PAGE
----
Then there was the mold that we found in our daughters' room that had grown right up the inside of the wall due to the apartment complex not fixing the leak (read flooding) every time it rained hard. So, we made the decision to move, and as quickly as possible. So, in an already stressful place, and in less than two weeks, we found a new place to move, packed up our belongings, and moved. Due to my heavy workload in school and work, I could really only spare two weeks to do all this, and my husband and kids were left do the bulk of the packing, moving, unpacking, and getting things settled. That was in August. It is now October. The house is mostly settled. There are some odds and ends that I need to take care of. My family has done a wonderful job. Me, I've had to ignore the mess as much as I can. It adds more stress to my life.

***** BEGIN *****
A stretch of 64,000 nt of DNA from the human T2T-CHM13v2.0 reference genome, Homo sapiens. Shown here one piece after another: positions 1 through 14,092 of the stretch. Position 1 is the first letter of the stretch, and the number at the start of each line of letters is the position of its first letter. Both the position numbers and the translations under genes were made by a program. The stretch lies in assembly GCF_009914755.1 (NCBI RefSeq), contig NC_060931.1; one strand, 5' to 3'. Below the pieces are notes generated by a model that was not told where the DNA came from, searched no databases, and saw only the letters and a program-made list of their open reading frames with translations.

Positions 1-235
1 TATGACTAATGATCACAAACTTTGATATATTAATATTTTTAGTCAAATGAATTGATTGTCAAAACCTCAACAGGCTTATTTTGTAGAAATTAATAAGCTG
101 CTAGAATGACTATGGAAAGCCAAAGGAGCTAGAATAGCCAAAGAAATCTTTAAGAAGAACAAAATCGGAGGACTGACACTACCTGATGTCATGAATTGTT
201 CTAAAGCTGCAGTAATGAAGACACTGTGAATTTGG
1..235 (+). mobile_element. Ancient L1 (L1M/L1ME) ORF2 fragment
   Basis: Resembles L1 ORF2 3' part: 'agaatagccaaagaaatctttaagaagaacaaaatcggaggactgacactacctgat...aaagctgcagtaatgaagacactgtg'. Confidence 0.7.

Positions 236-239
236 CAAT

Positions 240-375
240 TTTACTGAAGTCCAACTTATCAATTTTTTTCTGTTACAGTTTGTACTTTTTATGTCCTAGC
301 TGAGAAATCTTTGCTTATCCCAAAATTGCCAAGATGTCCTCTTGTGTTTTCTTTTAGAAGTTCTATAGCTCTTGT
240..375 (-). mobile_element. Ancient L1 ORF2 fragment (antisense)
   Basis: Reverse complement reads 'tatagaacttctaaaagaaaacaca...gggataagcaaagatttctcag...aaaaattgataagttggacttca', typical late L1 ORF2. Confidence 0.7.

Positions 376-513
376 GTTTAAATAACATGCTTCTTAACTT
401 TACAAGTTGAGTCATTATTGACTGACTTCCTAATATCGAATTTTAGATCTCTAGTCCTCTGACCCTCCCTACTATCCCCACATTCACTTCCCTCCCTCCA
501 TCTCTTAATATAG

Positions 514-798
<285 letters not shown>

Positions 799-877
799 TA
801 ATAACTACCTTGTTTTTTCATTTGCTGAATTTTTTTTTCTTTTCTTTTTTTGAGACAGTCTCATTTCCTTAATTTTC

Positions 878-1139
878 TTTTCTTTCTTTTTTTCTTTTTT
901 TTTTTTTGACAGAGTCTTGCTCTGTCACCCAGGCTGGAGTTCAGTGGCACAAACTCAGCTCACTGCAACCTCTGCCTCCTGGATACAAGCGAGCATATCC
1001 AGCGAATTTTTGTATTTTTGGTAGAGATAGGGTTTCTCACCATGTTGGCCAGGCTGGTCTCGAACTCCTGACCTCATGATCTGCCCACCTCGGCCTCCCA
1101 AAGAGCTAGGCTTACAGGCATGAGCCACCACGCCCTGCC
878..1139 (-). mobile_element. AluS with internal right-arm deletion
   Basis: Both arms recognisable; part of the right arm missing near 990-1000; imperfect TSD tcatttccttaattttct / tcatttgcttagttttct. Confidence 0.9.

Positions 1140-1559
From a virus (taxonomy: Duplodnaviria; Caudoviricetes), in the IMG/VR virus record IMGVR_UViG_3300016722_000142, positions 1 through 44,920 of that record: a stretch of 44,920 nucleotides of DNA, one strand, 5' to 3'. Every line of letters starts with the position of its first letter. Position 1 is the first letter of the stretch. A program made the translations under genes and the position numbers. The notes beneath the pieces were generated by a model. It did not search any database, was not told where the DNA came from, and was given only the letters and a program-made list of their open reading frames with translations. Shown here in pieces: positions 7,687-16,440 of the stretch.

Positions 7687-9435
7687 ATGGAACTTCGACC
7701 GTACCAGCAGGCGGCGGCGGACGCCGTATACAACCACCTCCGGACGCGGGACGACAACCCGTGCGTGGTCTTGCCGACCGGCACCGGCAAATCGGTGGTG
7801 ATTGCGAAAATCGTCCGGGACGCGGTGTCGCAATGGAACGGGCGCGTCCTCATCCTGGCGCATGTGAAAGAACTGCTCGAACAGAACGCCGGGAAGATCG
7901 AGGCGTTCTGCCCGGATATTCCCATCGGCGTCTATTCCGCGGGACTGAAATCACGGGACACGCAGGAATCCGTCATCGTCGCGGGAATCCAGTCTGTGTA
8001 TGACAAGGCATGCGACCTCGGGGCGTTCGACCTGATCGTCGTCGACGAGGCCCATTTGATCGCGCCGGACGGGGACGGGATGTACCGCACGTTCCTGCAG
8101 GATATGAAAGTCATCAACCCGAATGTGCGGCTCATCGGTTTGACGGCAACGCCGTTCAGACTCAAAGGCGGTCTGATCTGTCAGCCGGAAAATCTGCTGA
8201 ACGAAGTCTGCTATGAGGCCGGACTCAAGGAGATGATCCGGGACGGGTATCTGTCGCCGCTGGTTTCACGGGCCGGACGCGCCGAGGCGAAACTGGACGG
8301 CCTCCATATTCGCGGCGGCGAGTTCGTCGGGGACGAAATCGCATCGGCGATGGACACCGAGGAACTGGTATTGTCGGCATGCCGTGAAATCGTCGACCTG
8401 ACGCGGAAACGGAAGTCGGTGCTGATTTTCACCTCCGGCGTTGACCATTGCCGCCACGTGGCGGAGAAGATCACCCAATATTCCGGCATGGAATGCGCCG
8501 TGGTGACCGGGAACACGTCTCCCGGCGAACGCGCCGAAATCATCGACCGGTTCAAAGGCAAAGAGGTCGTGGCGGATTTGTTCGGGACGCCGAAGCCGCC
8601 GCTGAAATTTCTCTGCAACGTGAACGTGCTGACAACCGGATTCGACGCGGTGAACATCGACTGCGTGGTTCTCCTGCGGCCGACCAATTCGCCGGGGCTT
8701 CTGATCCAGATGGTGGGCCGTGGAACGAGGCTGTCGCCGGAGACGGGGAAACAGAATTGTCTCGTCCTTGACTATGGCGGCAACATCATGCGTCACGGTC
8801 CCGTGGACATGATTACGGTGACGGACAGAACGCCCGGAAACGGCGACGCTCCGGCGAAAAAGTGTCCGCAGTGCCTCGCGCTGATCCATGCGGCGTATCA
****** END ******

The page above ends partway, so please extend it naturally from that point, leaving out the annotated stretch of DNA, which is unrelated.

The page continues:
In the midst of all of that, my grades suffered a bit. I was able to secure extensions in two of the three courses, but when it was time to turn in everything, I had double the load. To say that I was drowning in schoolwork was an understatement. The last two weeks of class, I just ran out of time to write a paper for philosophy. I was away for a work retreat that Monday, and wouldn't get back home until Wednesday. I was already frazzled and exhausted. I tried to write the paper, but the end of the course was Friday, and I just didn't get it done. I had to make a decision. Do I stay up for two nights in a row to finish a paper that wouldn't be very good anyway, or do I just not turn one in, and make either a B or a C? It was an agonizing choice. My perfectionist side said, "NO! You can't NOT turn in an assignment!" but the I'm so tired, and my health is already in decline side of me said, "Is it worth it to make an A? How long would it take to recuperate from an all-nighter when working, and the new term starts the following Monday?" I have to say that I made the right choice. I decided to go for the health aspect of the decision, and I wrote an apology email to my professor. I made a B in the course. Does it still bother me? Absolutely! I'd be lying if it didn't. However, I am slowly coming to terms with it. It was a rough summer. Too much was going on. My last school break was in March. I just finished the first term of Fall last night. That has been 31 weeks straight of school with only two weekends between terms. That's a lot. That's too much, especially in regards to the Summer term that I am still trying to get over.